Priorities USA Action, a Democratic “SuperPAC,” today released this campaign ad to counteract ads from Crossroads GPS, the 501(c)(4) arm of American Crossroads, a conservative non-profit political organization founded by Ed Gillespie and Karl Rove:
Compare it to the first in the series of Crossroads GPS ads:
The difference between the two is pretty readily apparent. Whereas the Crossroads GPS ad relies on outside sources (NBC’s “Meet the Press” and quotes from President Obama himself, for example) and emphasizes facts, the Priorities USA piece speaks in broad generalities and makes sweeping, unsupported claims.
“We are Americans,” the ad begins. “We know right from wrong and we know the ads blaming President Obama for the economy are ‘politics at its worst.'”
It accuses Republicans of “opposing economic reform at every turn” and predictably suggests the Rep. Paul Ryan (R-Wis.) plan will “essentially end Medicare for future retirees [and] slash education, while giving huge tax breaks to Big Oil and the wealthy.”
But the ad does nothing to actually answer the facts presented in the Crossroads GPS ad: Unemployment up 25 percent (more than 14 million Americans out of work!), the national debt up by 35 percent and gas prices up 104 percent.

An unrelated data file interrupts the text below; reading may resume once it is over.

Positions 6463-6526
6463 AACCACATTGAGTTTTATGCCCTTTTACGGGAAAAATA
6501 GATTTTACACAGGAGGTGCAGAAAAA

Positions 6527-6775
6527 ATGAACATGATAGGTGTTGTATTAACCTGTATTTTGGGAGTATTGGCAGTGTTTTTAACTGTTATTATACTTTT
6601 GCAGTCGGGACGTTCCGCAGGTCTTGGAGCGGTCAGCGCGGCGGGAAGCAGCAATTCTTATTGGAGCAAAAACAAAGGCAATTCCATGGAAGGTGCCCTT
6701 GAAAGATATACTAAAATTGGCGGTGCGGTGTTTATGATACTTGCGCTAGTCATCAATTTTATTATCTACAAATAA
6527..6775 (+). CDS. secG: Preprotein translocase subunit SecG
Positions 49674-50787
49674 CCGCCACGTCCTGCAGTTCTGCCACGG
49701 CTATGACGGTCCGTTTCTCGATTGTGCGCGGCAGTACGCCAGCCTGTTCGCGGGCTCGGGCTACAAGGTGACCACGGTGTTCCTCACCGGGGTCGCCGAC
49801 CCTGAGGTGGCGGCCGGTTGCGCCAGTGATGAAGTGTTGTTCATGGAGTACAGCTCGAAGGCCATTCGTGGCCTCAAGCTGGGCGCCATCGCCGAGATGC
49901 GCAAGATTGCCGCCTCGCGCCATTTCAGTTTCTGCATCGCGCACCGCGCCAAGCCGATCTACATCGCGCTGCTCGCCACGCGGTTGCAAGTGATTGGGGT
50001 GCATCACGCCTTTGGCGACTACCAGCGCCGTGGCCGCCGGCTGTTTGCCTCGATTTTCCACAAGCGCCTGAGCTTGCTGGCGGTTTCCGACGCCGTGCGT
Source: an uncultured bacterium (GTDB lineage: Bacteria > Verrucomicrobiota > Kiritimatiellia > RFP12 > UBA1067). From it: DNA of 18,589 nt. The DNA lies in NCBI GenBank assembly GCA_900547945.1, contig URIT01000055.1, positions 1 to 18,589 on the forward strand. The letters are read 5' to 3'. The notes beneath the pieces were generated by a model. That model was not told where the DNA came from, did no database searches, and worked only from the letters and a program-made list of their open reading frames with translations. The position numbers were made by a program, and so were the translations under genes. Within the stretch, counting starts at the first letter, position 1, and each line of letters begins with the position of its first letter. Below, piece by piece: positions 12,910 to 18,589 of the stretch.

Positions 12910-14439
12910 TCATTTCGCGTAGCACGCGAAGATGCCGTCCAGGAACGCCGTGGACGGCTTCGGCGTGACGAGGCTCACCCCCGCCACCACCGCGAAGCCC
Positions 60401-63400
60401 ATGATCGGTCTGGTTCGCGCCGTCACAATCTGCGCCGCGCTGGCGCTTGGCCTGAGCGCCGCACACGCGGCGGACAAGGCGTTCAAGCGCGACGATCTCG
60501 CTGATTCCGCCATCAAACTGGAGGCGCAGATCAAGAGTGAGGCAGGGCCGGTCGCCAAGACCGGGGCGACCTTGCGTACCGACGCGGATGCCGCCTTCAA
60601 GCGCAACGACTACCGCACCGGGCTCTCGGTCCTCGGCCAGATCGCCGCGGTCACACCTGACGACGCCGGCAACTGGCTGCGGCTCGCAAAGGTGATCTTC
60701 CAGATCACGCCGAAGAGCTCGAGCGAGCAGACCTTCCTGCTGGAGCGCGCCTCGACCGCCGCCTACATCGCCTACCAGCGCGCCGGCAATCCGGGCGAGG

Surely the public won’t fall for it, even though Priorities USA designed its ad campaign to target the most crucial constituencies.
A source with knowledge of the spot from Priorities USA told CNN the buy is approximately $750,000, compared to the $5 million spent by Crossroads.
But the source said the conservative buy is spread out over states with “varying levels of competitiveness,” whereas Priorities USA is focused on states the group knows are competitive.
“We never expected we would be able to match Karl Rove dollar-for-dollar but we have a smarter advertising strategy and are running more effective ads,” the source said. “We just formed a couple months ago but will be ramping up our activity especially as we get closer to the end of this year.”
The Democratic SuperPAC itself just launched in April, but clearly aims to be a competitive force in the 2012 elections.